Buffalo LinkStation Live
The second hard drive that I’ve been reviewing these past few weeks for this external storage feature is the Buffalo LinkStation Live at a whopping 500GB. With the intention of connecting this device to your internal network using either a wired or wireless router or access point. This enables you to share the hard drive contents on the entire network with multiple machines as well as store your files on the hard drive, making it an ideal way for storing your music, photo and video collection for a networked home or sharing documents, presentation files and spreadsheets for the connected office.
Connectivity comes in the form of an RJ-45 port at the back that supports up to a Gigabit Ethernet connection which can either directly connect to the network card on your machine or jack it straight in to a wired or wireless router.
The LinkStation Live is available in four capacities from 250GB right up to 750GB with 7200RPM SATA drives so depending on your budget there is the potential to add over half a terabyte of data to your setup.
At the rear there are also two USB 2.0 ports but unlike other drives where they can be used as alternatives to the Ethernet port, these ports are for connecting devices like printers and any other external hard drives you want sharing as well.
Management software for controlling the firmware settings on the hard drive can be accessed just like a router by tapping in the IP address in to your browser address bar and logging on. Settings such as e-mail alerts for activity, status and critical system errors can be done automatically as well as FTP settings for getting your hard drive accessible over the net.
The vertically stood unit design has a decent size to it considering the capacity it holds and is similar dimensions to a Nintendo Wii but a bit wider. On the front of the unit you’ll find a clear reflective panel with four indicator lights showing power, network activity, info messages and the dreaded error light that we all hope to never have to see in the drives lifetime.
Whilst other manufacturers have opted for clean stylish designs, Buffalo have gone for the dark grey corporate look and shouts seriousness, it’s clear that Buffalo are aiming this at high end users that are going to be perhaps working with several of these devices linked to a fast network backbone.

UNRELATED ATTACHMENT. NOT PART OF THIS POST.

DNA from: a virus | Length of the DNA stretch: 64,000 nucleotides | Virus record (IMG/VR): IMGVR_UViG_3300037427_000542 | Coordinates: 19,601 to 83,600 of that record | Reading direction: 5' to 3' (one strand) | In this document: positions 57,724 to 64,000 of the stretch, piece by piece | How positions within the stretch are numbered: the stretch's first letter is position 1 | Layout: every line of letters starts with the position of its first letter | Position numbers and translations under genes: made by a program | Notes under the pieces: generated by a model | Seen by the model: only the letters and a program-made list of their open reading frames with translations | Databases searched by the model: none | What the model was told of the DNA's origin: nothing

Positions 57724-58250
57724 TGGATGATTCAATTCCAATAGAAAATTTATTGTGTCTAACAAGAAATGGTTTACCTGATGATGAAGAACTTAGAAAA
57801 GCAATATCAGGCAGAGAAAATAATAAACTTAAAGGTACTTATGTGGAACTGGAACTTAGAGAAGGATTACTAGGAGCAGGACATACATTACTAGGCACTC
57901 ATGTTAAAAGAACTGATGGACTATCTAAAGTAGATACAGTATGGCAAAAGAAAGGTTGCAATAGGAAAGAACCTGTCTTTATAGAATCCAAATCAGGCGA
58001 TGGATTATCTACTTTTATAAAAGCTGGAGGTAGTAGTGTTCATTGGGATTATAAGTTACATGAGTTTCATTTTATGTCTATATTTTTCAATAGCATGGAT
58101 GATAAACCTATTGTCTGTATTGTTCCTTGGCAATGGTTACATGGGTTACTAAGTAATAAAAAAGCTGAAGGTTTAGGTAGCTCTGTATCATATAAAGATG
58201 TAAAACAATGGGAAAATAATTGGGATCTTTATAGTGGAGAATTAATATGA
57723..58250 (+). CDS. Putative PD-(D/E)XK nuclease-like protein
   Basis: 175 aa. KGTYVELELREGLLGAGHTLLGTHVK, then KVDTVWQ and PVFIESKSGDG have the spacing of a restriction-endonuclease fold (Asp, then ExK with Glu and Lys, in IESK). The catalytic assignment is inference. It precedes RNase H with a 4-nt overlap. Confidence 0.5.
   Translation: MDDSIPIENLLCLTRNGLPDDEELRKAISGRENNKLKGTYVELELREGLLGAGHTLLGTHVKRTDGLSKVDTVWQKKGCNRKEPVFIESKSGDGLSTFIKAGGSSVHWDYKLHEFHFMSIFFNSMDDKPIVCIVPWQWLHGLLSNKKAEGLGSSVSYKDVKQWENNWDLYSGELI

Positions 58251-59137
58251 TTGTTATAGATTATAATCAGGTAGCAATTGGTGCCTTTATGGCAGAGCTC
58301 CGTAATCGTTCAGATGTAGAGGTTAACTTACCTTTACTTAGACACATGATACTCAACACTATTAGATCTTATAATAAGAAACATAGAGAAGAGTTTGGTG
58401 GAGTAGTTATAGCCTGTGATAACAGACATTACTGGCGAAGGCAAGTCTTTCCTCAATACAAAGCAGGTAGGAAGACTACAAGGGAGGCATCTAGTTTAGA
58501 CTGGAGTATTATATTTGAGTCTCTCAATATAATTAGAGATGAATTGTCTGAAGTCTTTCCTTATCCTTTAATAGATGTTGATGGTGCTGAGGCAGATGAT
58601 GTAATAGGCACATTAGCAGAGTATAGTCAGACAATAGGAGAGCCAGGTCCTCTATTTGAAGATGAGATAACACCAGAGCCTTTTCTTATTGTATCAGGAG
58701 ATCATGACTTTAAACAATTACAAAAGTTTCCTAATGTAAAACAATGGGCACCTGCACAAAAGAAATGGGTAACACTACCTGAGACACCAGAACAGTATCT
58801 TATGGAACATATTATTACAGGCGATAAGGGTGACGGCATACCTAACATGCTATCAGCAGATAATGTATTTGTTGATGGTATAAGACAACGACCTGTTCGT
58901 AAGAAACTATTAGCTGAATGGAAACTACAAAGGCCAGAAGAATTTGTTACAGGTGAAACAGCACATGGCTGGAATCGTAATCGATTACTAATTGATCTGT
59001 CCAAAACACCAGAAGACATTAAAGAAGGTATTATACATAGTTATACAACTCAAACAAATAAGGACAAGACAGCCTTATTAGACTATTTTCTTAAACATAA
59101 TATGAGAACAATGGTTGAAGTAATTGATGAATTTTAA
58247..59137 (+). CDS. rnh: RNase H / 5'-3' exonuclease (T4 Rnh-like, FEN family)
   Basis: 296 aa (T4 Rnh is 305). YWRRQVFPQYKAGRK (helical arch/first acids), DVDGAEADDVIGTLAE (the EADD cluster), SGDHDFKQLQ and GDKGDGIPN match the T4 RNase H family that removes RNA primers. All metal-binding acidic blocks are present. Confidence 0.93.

My initial attempt at getting the LinkStation Live to work were met with a resistance and when I did finally get the connectivity issues resolved the drive was painfully slow and for some reason was causing my entire XP system to lock up whenever I tried to access any of the data on the drive.
This prompted me to do a reset using the handy ‘reset’ button on the back of the drive and failing that I looked for a firmware update which was available as a 100MB download from the Buffalo site – a hefty chunk of data for a firmware update. Failing that, it appears that I had a dud.
A prompt replacement was initiated and once everything was set up I was on my way to transferring files again. Using a 100Mbps Ethernet connection, the Buffalo drive was able to transfer the 1.07GB AVI file in 2 minutes 23 seconds, making it the slowest of the drives. Unfortunately I wasn’t able to get it working with my Mac so I wasn’t able to test the 1 Gbps connection which I believe does require CAT 6 cabling to achieve that kind of throughput. The 1020 files totalling 3GB took 5 minutes and 39 seconds which, again makes it the slowest in the benchmark test mainly due to the restriction in the bandwidth available on the 100 Mbps connection.
The Buffalo LinkStation Live was somewhat of a battle for me and after resolving the set up issues with the working model, the transfer rates and responsiveness were still slower than I would expect from this £200 networked storage solution. For that kind of money I expect to have all available interfaces that exist today such as eSATA, FireWire 400/800 and USB 2.0 because for a little more money than the LinkStation Live, you can for instance get the Western Digital My Book Pro II which, has double the storage and the same Gigabit Ethernet connection.
One of the features that are great on the Buffalo LinkStation Live is the ability to set it up as a media server that dishes out content to either a Mac or PC using the Ethernet connection attached to a router or wireless variant. With iTunes 7 integration as well as the DLNA certification, brands from Sony, Toshiba, Pioneer, Philips, NEC, CyberLink, Acer and many more will be compatible and you can find a full list of these products to see what works and what doesn’t at http://product.dlna.org/eng/browse_company.aspx
This product hasn’t been as much of a turn as the others have been but it has a subtle but serious look and is well built without any tacky extras or gimmicks, which is expected considering the market that this drive is targeted at.
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